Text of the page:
With prices for organic citrus running well above conventional, it’s been a while since anyone told Garff Hathcock he was crazy.
“Organic is about sustainability, which is fairly well-accepted now everywhere you go, said Hathcock, division manager for organic citrus at Corona College Heights Orange and Lemon Association, Riverside, Calif.
The 110-year-old nonprofit citrus cooperative has 65 to 70 large organic grower-members tending 4,000 acres in California and Arizona, he said. That represents 20% of the fruit packed and marketed by CCH.
“Ten years ago, people thought we were nuts,” he said. “Now it’s a commodity, and it’s here to stay.”
Though no longer growing by 35% a year, organic citrus is still seeing 15% growth in a rough economy, and it continues to expand, Hathcock said.
Last year, CCH packed about 850,000 cartons, he said, and he expects to hit 1 million cartons this year, with prices running a little higher than last year. Next year, the company will begin focussing on its organic clementines and murcotts coming into production.
Being able to offer a continuous supply of organic citrus has brought more big retailers on board compared to a decade ago, Hathcock said.
“We offer a season-long pull on every variety we offer, and more retailers than ever are carrying organic citrus,” he said. “While large retailers are buying direct, a lot still go through distributors and wholesalers.”
For the first time, CCH is offering organic minneolas, murcotts and gold nuggets in a new 5-pound box called California Petite.
“This is only the third year these varieties have been around organically,” he said, “and we felt this retail-ready pack is the best way to introduce them to the marketplace.”
The boxes were shipped across North America beginning the first week of January, with retails expected at $5.99 to $8.99 depending on the variety.
Homegrown Organic Farms in Porterville, Calif., whose organic navel program is growing 30% a year, is also helping retailers better display the company’s oranges, grapefruit and lemons, said marketing director Scott Mabs.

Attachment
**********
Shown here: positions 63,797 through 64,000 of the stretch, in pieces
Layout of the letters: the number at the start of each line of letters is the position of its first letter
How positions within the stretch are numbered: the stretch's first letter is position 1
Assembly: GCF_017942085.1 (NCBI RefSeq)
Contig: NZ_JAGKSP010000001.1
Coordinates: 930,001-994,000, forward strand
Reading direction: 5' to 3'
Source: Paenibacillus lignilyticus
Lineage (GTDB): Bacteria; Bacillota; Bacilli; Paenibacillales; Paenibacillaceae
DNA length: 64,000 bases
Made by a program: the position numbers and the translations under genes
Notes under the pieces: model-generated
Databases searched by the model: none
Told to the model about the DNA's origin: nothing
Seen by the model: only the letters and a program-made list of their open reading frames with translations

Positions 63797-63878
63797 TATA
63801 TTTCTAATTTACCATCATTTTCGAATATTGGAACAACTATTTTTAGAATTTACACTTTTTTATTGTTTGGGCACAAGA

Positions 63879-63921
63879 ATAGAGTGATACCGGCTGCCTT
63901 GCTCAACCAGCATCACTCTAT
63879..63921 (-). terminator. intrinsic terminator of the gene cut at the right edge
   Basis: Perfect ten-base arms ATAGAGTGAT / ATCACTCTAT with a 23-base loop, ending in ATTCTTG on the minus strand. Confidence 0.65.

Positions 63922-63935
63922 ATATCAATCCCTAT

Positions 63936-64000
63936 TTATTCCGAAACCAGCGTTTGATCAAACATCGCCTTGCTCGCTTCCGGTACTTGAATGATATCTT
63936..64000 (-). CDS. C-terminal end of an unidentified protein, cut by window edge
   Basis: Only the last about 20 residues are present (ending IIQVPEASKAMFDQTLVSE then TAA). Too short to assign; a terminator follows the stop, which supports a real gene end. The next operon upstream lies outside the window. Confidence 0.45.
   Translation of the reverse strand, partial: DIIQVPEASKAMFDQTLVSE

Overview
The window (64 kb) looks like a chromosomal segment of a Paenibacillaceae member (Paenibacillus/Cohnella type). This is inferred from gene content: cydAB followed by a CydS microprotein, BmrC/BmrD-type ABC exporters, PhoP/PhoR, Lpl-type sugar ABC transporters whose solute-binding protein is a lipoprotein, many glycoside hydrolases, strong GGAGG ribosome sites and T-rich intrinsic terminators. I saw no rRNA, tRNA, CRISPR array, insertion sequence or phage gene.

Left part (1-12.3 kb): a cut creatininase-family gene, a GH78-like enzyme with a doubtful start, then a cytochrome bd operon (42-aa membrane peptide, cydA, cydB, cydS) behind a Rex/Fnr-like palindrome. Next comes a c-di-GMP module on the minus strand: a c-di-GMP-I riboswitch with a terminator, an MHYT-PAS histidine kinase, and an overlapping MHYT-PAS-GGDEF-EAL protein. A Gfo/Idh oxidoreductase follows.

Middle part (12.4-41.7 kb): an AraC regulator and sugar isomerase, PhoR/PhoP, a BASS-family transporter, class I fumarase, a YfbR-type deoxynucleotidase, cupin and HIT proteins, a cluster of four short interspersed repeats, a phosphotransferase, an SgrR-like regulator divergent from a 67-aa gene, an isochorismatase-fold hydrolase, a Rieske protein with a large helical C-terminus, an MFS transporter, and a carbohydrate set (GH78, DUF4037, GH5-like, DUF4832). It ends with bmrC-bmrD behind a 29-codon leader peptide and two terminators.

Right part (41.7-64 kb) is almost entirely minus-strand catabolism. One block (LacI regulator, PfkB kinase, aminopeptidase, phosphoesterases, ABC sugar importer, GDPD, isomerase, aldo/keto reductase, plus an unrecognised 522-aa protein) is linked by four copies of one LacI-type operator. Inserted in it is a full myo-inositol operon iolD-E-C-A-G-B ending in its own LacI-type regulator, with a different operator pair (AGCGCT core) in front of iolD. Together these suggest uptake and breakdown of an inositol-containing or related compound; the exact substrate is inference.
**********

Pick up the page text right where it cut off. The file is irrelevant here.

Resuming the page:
“We’ve developed a new triwall bin that can hold our bags or bulk fruit, and gives consumer information about organics,” said Mabs. “We also offer a high-graphic display bin, similar to those used in the conventional industry, that can be replenished and would be in the store for a long period of time.”
Like all organic growers, Hathcock and Mabs are concerned about the effect that greening disease or HLB, will have on their business.
“We are finding psyllids, but there are no infestations in commercial groves in California so we haven’t had to treat for it yet, we’ve just been in quarantine,” Hathcock said.
“It’s a scary prospect, but they tell me that when we have to treat for psyllids, there will be an organic option for a spray,” he said. “They don’t have one yet but there are certain things that work … they’re looking at what would be the best kill rate and the most cost-effective.”
Consumer education is also key to the future of organics, Mabs said.
“Most people relate organic to lack of pesticides,” he said, “but it’s a lot more than that. It’s nutrition, how we manage the soil and fertilization, to create a good environment for the tree rather than feeding it nutrients that aren’t natural.”
Claire Smith, director of communications for Sunkist Growers, Bakersfield Calif., said Sunkist’s organic citrus program continues to grow with volume and varieties.
“Each year we have seen additional acreage transitioning into organic production,” she said. “Our estimates for this navel season, for example, are more than double last season’s numbers. Sunkist’s goal is to provide a consistent quality supply of organic citrus.”